I'm going to be in the unique experience of having all new siding and the choice of painting or staining it. I'd prefer staining it to get the original Eichler sharp angles and all, but am concerned with the quality of stain, especially how long it lasts and how easy it is to keep up. Can anyone share their experience?
Well, as it happens I too have been replacing all of my exterior siding with brand-new. I would recommend Cabot semi-solid because it is high-quality and a lot of the current stock colors are still very Eichler-appropriate. On the semi-solid, you get good color depth, but you can still make out the grain in the wood. It is very attractive, and of course the grooves are super-sharp.
Once you decide on Cabot, you next need to decide alkyd (oil-based) vs. water-based. IIRC, all colors are available in either formulation. I went with alkyd, and if I chose all over again, I might go with water-based, solely because of the cleanup issues. Per the local Cabot dealer, with alkyd, you need to wait a year to put a second coat on, and you really must put that second coat on (so there's some extra maintenance for you). But, the alkyd *should* last longer than the water-based. Neither one will last more than 10 years, and I'm planning on 5 years, at least for the southern-exposed walls. The good news is that the stuff is a fraction of the cost of paint.
When you apply it, use a *good* airless or HVLP sprayer --- not that Wagner junk they sell for $100. You simply can not paint the grooved siding with a brush or roller. The best thing is to have two people - one with a sprayer and one with a brush to even out the coverage.
Eichler siding is not easy to paint, but it is great to have it crisp and new. Good luck.
We provided and installed new siding to BBRISCO (you can look for his posts here on his site) and he applied a semi-transparent Cabot stain to his entire exterior. It looks fine (I happen to know that you purchased the same veneer as was used on his house); we used finish nails (I would suggest hand nailing, we had a couple of problems with shooting nails). Also, make sure that you do back prime every sheet (water-based is fine), and if you do not stain, I would suggest coating at least the bottom 1' of all the siding with a wood preservative known as copper clear. It can be primed over and painted, and will help prevent reinfestation of wood destroying pests and/ or organisms (dryrot fungus or termites).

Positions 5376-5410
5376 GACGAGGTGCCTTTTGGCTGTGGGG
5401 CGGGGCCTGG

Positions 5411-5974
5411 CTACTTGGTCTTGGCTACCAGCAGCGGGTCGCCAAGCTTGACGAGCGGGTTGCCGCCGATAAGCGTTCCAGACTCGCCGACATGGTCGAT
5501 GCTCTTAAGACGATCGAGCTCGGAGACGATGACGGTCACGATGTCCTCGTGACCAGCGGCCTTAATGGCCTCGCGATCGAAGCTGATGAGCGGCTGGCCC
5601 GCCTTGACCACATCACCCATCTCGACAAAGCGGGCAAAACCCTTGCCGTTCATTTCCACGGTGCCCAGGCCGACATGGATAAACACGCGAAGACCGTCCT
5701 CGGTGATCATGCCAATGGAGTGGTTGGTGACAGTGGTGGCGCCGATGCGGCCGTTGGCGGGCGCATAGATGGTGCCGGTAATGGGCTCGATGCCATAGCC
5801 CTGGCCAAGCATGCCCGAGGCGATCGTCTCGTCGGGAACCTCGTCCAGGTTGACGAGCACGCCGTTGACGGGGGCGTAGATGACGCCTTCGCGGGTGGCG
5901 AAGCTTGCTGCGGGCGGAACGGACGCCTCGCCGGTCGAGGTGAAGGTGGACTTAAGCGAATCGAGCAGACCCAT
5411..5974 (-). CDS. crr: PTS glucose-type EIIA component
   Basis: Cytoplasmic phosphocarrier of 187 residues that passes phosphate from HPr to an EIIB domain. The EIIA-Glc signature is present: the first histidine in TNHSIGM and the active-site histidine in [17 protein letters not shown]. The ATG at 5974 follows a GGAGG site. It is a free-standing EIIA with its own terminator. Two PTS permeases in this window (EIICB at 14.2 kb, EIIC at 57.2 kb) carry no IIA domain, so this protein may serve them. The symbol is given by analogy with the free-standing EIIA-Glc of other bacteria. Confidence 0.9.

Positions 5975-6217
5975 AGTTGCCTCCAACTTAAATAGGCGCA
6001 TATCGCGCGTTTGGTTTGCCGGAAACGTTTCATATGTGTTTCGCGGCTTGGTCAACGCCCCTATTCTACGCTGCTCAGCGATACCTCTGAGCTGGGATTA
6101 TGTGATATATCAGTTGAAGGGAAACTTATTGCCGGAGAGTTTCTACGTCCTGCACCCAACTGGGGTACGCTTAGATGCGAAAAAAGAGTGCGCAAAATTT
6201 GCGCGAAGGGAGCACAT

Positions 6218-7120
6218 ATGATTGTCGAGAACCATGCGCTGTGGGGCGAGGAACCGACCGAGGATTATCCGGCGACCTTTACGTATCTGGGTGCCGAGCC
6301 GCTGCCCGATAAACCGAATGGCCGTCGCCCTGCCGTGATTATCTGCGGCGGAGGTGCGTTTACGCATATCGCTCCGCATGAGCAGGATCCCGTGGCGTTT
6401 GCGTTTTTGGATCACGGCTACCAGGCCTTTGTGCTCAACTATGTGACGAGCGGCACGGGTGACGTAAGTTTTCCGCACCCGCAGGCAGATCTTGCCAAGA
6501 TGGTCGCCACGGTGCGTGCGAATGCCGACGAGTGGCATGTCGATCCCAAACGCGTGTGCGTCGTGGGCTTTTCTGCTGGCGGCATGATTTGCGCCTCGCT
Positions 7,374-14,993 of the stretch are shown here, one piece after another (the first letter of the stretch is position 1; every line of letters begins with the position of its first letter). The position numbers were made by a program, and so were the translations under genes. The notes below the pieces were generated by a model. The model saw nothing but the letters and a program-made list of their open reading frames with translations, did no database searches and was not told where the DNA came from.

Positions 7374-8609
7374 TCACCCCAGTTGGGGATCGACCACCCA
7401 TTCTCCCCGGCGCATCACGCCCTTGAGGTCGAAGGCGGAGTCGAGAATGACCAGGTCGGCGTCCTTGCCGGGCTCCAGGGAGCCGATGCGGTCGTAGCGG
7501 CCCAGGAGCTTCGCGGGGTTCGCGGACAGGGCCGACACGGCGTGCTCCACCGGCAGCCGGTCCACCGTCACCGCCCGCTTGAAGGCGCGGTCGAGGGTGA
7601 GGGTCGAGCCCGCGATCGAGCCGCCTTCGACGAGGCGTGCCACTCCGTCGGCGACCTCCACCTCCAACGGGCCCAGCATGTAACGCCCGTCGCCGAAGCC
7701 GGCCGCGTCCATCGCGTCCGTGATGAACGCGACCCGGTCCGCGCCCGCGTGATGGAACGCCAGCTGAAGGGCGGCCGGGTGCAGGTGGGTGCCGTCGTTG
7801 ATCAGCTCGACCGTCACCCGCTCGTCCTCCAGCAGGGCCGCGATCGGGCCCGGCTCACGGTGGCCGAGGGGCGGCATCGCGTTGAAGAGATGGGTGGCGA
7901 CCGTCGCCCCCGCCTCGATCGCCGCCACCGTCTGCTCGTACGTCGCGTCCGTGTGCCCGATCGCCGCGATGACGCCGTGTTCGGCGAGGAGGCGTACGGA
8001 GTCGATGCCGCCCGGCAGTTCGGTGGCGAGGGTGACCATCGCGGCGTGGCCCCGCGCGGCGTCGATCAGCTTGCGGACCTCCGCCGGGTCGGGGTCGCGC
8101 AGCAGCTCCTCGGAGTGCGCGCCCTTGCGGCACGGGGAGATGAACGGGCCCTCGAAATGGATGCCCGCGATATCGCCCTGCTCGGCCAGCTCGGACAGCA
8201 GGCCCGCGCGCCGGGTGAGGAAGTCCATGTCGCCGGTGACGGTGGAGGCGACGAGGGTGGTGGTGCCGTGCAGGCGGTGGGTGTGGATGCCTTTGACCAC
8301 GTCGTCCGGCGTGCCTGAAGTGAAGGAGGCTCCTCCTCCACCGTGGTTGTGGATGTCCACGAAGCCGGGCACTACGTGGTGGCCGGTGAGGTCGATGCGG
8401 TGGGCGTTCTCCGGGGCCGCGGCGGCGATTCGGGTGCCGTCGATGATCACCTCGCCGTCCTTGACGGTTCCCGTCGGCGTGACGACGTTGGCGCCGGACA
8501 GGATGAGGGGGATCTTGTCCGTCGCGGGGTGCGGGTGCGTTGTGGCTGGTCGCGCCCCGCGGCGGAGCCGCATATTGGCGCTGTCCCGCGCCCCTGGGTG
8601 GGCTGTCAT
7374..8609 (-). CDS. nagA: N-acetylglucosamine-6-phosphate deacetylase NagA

I was under the impression that the mdf siding sold by the company that advertises on this site cannot be stained; but has to be painted. Is that true?
What type of wood did you use for your siding? Thanks.
Well, since RenMan mentioned it.... There are some very wise things to do when siding is off. # 1, you can treat your sill and the bottoms of the wall studs with an anti-termite/anti-fungal (I use Bora-Care). # 2, you can improve your seismic characteristics with new foundation hold-downs. My 1964 Jones & Emmons has 3/8 bolts with round washers about 6-8 feet apart. You can put new 5/8 inch with square washers without too much difficulty. Check local code for proper spacing & inspection.
Re: back-priming - I've always understood this to be a good idea, however none of my siding was back-primed originally, and all of the well-maintained Eichlers here in T.O. have evidenced no paint-related problems.
Re: Nailing -- I've used a finish nailer without problem, although I am committed to puttying the holes, so if you're not a puttying person, then hand nailing could be better.
I believe that Eichler Siding (the company you mentioned on this site) provides both paint-ready and stain-ready. You have to specify which you want. I didn't know I had a choice when I ordered from them 4 years ago but it might be there wasn't the choice back then... or maybe they thought I knew what I was doing ;-)
I thought maybe I'd comment on the nailing, though. Obviously, I have to bow to the construction experts. However, I will mention that I installed the new siding I mention on a north facing wall in the atrium which receives a lot of direct sun in the afternnon. I hand-nailed using finish nails and would not do it that way again. If the siding decides to warp at all, the nails pull right through.
When I looked at the method they used on the original panelling, they used standard 1-1/2" or 2" flat-headed galvanized nails. They didn't bother to countersink and fill, but I would definitely do that.
Now, it might be that there is something different about the application method (air-gun) or nails used in the airgun that pull-through is not a problem. Or there I might have done something wrong in the installation (yes, I did prime all sides and up several inches on the backside bottom though not the entire backside of the sheets).